SGR vs buses: Which way for Coast holiday?

Fare, speed and comfort among the factors to consider

In Summary

• December is synonymous with a pilgrimage to the beach to wind down after long year

• This year, corona is hanging over travel plans, calling for prudence in choice of means

Top: Passengers at the Nairobi terminus go to board the SGR passenger train to Mombasa. Below: Passengers board a Modern Coast bus
Top: Passengers at the Nairobi terminus go to board the SGR passenger train to Mombasa. Below: Passengers board a Modern Coast bus
Image: FILE

The coronavirus has made it seem like 2020 will never end, but Christmas and New Year are finally around the corner, and many Kenyans are longing for a much-deserved break at the Coast.

The entry of Madaraka Express train after the completion of the SGR in 2017 brought direct competition to the bus sector, which initially enjoyed near monopoly during the season.


While other means of travel exist, the Star narrows down to SGR and buses due to their use by the majority of holidaymakers. Which would you rather go for?


Many passengers who prefer to use the SGR argue it is because of time and cost.

The express train from Nairobi to Mombasa and vice versa costs Sh1,000 for economy class and Sh3,000 for first class, and the journey is approximately 4 hours and 30 minutes.

Unlike in the bus sector, the fare is constant all year round.

While in first class, we have free snacks and drinks, food in economy is quite expensive, and carrying your own food is prohibited.

If you are departing from Nairobi to Mombasa, your journey starts at Railways bus station, where you pay Sh50-Sh80 to arrive at the Syokimau SGR Terminus.

On arrival at Miritini Terminus in Mombasa, standby shuttles charge from Sh150-Sh300, depending on your final destination in the city.


You have to board the shuttles or get a more expensive taxi since the terminal is away from the city and its neighbourhoods.


In the long run, you will end up spending about Sh1,500 in your entire journey.

With the security checks at both termini and inside the train, you are guaranteed safety, and rail transport is famed for having the least accidents.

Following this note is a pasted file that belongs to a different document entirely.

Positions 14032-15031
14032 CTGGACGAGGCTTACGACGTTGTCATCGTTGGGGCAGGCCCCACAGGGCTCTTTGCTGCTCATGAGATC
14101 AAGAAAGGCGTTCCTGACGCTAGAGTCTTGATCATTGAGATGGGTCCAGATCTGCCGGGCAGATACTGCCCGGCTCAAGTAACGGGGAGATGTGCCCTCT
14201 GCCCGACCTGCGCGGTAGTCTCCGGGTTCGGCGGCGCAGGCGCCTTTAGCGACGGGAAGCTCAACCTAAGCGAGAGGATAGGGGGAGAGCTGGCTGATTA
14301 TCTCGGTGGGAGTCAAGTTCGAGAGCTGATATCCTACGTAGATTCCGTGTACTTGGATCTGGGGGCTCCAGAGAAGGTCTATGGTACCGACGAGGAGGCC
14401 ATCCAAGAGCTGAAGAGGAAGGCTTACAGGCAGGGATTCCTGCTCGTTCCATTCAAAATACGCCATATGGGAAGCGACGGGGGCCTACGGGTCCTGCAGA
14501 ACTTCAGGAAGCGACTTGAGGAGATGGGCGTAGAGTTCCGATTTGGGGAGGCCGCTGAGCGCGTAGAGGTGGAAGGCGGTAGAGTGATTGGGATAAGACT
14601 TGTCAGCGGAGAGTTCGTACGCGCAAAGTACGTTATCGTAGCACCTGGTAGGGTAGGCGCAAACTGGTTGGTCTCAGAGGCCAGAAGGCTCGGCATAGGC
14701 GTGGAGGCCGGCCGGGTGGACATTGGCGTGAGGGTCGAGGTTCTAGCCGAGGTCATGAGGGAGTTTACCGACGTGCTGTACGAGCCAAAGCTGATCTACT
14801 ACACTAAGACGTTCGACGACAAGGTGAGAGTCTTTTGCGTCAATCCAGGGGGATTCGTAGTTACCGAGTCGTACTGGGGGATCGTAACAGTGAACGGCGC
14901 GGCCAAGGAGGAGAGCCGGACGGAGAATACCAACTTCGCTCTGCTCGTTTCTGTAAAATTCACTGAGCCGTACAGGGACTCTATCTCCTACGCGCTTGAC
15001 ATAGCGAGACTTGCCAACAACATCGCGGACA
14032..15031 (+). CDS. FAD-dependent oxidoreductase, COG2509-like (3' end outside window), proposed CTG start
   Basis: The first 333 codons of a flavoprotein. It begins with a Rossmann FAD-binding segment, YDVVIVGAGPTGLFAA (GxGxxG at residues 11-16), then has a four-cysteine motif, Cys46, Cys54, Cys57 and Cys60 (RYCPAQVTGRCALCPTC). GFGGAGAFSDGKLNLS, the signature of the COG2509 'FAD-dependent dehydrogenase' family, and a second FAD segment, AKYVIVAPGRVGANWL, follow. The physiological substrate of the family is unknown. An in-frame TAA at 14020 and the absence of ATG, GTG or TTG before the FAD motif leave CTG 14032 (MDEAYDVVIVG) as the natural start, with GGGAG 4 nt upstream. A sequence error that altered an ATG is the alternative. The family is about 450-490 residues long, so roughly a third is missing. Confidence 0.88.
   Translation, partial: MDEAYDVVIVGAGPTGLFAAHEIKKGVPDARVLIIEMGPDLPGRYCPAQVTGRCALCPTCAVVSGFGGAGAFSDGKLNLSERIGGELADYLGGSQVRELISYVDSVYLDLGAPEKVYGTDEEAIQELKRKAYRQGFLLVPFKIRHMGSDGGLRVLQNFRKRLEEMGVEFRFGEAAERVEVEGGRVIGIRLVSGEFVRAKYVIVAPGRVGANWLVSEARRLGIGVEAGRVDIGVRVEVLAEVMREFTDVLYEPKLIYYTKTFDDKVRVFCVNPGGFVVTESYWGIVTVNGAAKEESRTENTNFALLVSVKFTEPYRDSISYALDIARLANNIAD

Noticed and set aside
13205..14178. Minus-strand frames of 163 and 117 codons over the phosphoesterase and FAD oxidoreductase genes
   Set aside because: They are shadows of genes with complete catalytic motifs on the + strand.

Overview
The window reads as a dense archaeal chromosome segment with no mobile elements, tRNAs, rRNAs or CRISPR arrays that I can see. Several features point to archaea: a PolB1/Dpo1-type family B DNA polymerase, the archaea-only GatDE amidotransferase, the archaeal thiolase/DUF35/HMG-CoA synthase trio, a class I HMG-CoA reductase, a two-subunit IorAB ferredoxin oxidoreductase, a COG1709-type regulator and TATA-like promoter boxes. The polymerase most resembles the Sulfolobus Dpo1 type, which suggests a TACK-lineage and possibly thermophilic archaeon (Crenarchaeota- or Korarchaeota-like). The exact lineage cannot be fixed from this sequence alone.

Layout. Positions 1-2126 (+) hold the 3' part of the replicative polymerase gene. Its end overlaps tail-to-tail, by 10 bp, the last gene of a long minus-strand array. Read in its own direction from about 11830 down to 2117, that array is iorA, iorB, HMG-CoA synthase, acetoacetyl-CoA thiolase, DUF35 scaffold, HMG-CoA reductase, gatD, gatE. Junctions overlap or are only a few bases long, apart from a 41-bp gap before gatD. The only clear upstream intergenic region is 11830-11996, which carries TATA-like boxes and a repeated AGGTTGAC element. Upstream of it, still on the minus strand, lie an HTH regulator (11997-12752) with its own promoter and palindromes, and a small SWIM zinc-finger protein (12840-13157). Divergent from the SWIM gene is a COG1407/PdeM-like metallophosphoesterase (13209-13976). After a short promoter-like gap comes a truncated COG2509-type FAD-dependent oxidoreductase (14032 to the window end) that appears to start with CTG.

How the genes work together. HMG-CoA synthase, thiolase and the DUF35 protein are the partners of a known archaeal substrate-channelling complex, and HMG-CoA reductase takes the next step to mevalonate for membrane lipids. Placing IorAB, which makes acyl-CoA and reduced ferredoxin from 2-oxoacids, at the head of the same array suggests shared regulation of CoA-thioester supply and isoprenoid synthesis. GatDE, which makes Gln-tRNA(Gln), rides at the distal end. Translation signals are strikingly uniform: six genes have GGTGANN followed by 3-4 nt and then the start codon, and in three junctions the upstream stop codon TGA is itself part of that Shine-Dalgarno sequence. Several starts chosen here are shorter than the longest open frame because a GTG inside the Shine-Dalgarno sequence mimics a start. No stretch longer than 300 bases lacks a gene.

However, while buses have been compelled to ensure social distancing, the SGR is currently operating at full capacity, calling for extra personal precautions. 

On the other hand, bus fares vary during the holiday season.

Due to coronavirus restrictions requiring buses and shuttles to carry a limited number of passengers, the fare from Nairobi to Mombasa is Sh1,800. This is set to increase by up to Sh1,000 as the holidays near, going by precedent.

On the buses fitted with speed governors, a Nairobi-Mombasa journey will take you eight to nine hours.

It means the cost and time taken for the buses from the capital to the Coastal city is twice that of the SGR train.

Apart from double fares, statistics from the National Transport and Safety Authority show accidents are normally high during the holidays. Buses venture into panya routes and flout speed limits in the rush to cash in.

Abeid Said, director at Mash East Africa, one of the prominent long-distance bus companies, said despite the obvious speed and cost differences, passengers should prefer buses because of comfort.

“With the buses, you are comfortable in your own seat and don’t have to face each other like is the case with SGR,” he said.

“Once you board at point A, the bus drops you off at your final destination, unlike the SGR, which you have to connect with a matatu and later take another vehicle to your final destination.”

He said there is value for money as the buses offer water, biscuits and soda for free.

‘SGR vs buses? Which way for Coast holiday’ was first published on Sasa Digital. To read more stories like it, go to

Edited by T Jalio